If you are constantly at the garage getting your motor fixed, these simple car maintenance tips may well save you some time and money.
Whether you drive the latest model or your car has seen better days; knowing how to perform some simple car maintenance can save you a small fortune on repair work.
Tyres pressure and tread depth
With the possibility of facing a £2,500 per tyre, 3 points on your licence, or even a ban if your tyres are found to be illegal and unroadworthy, checking them regularly is a must.
Once a month check all 4 tyres for any bulges, rips and tears. At the same time, look for anything embedded in the tyres such as stones and nails.
Next, check the tyre pressure. You can normally do this at your local petrol station, or if you own a pressure gauge, even better.
Look for the recommended tyre pressure inside the driver’s door, or a quick search online should give you the answer.
Finally, you should check the tread depth of each of the tyres (including the spare if you have one).
The current legal tyre tread depth is 1.6mm, and the easiest way to check is with a 20p coin.
Take the coin and place it in the grooves of the tyre. If the edge of the coin (the part with “twenty pence” written on it) disappears, then your tyres are fine.
Because different parts of the tyre can wear down quicker than others, check the depth of the tyre in multiple places. This way you can be sure the tyres are legal and roadworthy.
Low levels of engine oil in your car can cause serious issues if not checked regularly. Thankfully, checking it is super simple, albeit a little messy if you’re not careful.
Using the dipstick under the car bonnet, check your car’s oil level every month or so. If it’s low, top it up using the correct grade of engine for your car.
If you’re not sure what grade of oil to use, motor-doctor.co.uk has a useful tool where you can put in your car make and model, and it will tell you instantly what grade you need. Simples!
For further guidance in checking engine oil levels yourself, this video from the RAC will show you the steps you need to take.
Headlights, brakes, indicator, and parking lights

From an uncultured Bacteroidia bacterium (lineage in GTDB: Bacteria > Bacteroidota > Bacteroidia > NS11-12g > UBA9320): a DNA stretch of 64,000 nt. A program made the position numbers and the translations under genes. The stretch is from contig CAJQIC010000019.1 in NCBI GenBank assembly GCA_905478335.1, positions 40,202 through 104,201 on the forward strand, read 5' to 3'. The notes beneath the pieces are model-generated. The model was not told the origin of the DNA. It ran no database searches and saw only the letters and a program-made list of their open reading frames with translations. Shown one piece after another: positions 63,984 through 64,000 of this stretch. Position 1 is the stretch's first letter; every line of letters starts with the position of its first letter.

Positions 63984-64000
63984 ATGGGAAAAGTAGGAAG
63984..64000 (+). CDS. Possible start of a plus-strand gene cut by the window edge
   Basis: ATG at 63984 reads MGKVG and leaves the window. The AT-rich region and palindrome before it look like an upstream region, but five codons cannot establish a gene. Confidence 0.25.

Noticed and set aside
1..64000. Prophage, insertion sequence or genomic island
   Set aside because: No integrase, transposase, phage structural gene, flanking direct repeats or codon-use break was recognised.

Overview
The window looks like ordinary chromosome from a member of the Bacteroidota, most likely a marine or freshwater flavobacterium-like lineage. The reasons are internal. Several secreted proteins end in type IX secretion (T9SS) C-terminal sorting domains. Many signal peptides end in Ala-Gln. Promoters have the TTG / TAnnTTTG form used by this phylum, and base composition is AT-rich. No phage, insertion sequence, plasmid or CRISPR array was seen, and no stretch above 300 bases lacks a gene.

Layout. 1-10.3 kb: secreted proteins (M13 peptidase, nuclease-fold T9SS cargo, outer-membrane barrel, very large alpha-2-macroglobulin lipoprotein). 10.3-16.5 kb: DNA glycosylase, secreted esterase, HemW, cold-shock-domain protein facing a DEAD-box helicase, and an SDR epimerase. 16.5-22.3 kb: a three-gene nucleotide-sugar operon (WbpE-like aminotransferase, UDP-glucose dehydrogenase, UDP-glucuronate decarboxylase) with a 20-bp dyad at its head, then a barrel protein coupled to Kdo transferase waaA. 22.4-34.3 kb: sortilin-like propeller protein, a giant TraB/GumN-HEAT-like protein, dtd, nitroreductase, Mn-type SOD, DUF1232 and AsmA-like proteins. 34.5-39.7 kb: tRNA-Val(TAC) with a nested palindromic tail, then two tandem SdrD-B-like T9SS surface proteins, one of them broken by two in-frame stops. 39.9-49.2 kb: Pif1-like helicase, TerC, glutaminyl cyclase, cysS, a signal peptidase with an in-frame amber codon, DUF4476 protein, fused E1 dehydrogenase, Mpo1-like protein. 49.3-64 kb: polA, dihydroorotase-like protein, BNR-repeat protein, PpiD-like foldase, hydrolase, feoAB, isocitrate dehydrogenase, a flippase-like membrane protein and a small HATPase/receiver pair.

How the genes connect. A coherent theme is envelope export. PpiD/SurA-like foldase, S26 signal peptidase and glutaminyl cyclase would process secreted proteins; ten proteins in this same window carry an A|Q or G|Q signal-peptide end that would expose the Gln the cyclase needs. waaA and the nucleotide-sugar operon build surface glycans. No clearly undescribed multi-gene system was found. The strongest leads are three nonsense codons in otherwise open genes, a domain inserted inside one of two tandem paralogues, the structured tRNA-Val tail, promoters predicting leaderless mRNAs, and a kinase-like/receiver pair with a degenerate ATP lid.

This is another really simple job, but something that a lot of people don’t check – especially if they mainly drive in the daytime.
Although not a serious car issue in itself, faulty lights on a car can be a killer.
Imagine for a moment that your indicators aren’t working and you turn into a road just as someone is starting to cross.
Or perhaps you are driving at night and your headlights are faulty. It could be deadly!
With this in mind, take some time once a month to check all the lights on your car.
You can check your headlights, parking lights, and indicators yourself, but you will need a friend or family member to help with the break and reverse lights.
If you find any that are not working, Halfords should stock the bulbs you need. And if you don’t feel like getting your hands dirty, they offer a car bulb fitting service too.
Car maintenance course
If you fancy expanding your car maintenance knowledge even further, there are online courses you can sign up to that don’t cost the earth.
Reed is currently offering an accredited online car maintenance course for just £10 and covers everything you will need to tackle simple car repairs yourself.
If you think paying for a course is a step too far, there are plenty of car repair tutorials on YouTube you can use.
Lastly, if your car is costing you too much in maintenance, you might consider selling it instead of doing the work.
If you’re strapped for time and would rather make a quick sale you can sell your car to Junk That Car even if it’s broken.
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